Owners may be influenced by issues such as whether the food is ethically’ manufactured, and they may have a preference for organic foods or wet foods rather than dry. In some cases, owners will specify that they want to avoid diets which contain artificial colorants and preservatives.

The Consulting Veterinary Nurse provides a detailed understanding of pet food labels that will enable the nurse to ‘translate’ these for clients in order for them to make an informed decision.

The veterinary nurse is ideally placed to aid the veterinary surgeon in the collection of samples for diagnostic tests. The veterinary nurse’s expertise should be utilised in the performance of procedures such as blood sampling, blood pressure monitoring, Schirmer Tear testing, skin sampling and urinalysis. Nurses are not permitted to make a diagnosis, but are adequately trained in the preparation of the animal and the collection of samples to assist the veterinary surgeon to make a diagnosis.

Routine monitoring of medical cases can also be undertaken by the veterinary nurse – for example, the monitoring of basic parameters which information can then be passed to the veterinary surgeon prior to consultation for periodic reviews of medication. Having all blood/urine results collated prior to consultation and physical examination by the veterinary surgeon will make the process more efficient, and from a business point of view, more cost-effective in the utilisation of staff members.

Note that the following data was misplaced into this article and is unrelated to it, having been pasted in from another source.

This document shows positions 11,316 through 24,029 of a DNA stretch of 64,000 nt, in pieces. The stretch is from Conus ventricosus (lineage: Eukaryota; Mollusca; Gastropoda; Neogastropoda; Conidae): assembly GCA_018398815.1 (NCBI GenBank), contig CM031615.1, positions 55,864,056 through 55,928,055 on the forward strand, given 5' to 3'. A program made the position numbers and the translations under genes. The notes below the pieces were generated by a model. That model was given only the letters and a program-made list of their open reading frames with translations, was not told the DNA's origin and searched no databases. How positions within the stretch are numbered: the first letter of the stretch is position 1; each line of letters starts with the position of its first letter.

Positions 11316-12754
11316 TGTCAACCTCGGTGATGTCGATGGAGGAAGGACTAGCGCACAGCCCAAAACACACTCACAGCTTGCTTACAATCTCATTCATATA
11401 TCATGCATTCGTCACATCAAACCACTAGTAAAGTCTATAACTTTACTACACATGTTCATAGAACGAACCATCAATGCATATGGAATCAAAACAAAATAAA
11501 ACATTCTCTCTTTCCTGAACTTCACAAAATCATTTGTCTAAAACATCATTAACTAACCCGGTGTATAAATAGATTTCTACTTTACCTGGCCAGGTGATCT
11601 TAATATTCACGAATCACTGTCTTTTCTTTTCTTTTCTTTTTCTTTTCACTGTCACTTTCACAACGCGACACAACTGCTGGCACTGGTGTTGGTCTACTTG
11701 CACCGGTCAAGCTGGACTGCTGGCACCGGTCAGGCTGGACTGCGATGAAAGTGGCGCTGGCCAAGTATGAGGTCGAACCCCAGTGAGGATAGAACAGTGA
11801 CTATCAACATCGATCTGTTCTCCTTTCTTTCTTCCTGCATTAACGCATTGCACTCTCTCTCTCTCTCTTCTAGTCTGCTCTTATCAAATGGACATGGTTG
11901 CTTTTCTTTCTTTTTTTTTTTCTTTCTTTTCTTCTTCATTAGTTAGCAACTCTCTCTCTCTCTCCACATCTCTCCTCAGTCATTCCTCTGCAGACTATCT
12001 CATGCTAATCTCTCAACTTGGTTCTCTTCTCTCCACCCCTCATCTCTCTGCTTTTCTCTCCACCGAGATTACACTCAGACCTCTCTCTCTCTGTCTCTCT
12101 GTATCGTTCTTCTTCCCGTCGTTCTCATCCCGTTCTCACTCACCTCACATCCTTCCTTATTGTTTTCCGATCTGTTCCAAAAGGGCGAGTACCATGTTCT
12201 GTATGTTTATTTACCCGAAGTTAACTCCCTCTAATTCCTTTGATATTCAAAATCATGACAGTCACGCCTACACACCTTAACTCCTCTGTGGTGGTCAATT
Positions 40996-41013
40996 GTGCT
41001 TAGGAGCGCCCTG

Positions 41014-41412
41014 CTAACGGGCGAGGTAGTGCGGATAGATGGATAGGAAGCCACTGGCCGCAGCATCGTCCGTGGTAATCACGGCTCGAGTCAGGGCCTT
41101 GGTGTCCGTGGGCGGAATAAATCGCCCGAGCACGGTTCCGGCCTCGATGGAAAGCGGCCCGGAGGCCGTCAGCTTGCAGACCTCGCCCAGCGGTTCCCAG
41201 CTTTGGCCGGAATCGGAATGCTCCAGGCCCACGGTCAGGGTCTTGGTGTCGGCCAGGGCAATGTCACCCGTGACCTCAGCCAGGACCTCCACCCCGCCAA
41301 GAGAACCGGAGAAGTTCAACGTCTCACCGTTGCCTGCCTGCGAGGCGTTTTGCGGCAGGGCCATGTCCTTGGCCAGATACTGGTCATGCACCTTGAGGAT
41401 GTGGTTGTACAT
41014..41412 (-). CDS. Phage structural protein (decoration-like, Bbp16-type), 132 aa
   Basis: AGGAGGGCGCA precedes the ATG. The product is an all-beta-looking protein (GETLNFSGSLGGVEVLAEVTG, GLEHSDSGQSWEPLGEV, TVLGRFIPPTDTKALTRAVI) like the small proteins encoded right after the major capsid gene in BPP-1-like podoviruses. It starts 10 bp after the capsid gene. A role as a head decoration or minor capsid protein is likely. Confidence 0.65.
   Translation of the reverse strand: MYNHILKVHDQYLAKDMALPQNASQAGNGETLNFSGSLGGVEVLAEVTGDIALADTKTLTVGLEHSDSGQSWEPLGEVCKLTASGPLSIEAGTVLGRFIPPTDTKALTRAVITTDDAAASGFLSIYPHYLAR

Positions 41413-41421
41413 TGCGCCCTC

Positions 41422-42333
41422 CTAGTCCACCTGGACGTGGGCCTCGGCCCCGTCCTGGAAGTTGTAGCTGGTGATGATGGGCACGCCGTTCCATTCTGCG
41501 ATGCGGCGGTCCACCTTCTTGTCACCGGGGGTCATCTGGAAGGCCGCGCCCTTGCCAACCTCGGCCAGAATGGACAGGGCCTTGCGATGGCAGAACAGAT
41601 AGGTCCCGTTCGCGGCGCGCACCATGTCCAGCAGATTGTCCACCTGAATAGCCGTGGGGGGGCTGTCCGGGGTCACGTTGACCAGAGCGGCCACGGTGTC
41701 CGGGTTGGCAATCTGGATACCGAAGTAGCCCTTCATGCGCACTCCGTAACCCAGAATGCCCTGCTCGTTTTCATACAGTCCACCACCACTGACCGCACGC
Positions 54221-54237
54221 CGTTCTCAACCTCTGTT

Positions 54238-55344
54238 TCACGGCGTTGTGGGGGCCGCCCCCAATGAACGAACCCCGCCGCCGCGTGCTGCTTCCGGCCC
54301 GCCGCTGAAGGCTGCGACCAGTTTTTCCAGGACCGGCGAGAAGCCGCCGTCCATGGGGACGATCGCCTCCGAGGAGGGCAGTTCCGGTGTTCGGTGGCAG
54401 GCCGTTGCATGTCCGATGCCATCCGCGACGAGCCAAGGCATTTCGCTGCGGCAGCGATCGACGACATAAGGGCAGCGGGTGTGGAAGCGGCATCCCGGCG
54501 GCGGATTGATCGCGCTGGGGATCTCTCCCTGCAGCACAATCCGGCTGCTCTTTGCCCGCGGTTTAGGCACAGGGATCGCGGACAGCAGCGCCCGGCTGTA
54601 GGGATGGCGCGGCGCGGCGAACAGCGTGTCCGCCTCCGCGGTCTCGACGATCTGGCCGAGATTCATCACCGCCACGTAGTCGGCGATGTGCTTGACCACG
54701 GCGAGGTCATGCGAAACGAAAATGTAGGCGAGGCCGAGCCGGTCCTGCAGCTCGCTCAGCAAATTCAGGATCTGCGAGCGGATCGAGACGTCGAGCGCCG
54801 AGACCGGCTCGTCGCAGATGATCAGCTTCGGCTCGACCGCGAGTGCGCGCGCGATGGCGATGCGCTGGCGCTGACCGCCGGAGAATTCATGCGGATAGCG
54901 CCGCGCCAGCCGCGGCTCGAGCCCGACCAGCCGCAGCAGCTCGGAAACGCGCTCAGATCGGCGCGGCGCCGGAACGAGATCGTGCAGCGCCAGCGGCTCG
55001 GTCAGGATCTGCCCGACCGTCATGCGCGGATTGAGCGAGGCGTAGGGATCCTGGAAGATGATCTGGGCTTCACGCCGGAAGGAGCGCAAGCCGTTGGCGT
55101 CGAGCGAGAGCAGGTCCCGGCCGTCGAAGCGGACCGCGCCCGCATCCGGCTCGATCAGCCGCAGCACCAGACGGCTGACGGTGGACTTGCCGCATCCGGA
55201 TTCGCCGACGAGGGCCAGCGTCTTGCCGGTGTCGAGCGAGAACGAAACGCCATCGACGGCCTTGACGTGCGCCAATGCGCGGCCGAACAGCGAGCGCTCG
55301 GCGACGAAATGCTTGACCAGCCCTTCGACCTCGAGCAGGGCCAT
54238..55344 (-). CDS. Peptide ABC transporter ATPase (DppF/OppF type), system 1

The Consulting Veterinary Nurse has been written with on-going feedback from veterinary nurses. It encompasses all the requirements that veterinary nurses have requested that they would like to see in a textbook for those who undertake nurse clinics and consultations. 

Paperback:264 pages

Publisher: Wiley-Blackwell; 4th edition [17th August. 2012]

ISBN-10: 0470655143 ISBN-13: 978-0470655146


Nicola Ackerman BSc[Hons] RVN CertSAN CertECC C-SQP

Nicola works as the senior medical nurse at The Veterinary Hospital in Plymouth. She graduated from Hartpury College with an Honours Degree in Equine Science, and subsequently qualified as a veterinary nurse. Nicola is a past officer of the BVNA, but now is the vice-chair of The Pet Obesity Taskforce, and sits on the VMD's appraisal panel for suspected human adverse reactions.

To cite this article use either

DOI: 10.1111/j.2045-0648.2012.00191.x or Veterinary Nursing Journal Vol 27 pp 269-270

• VOL 27 • July 2012 • Veterinary Nursing Journal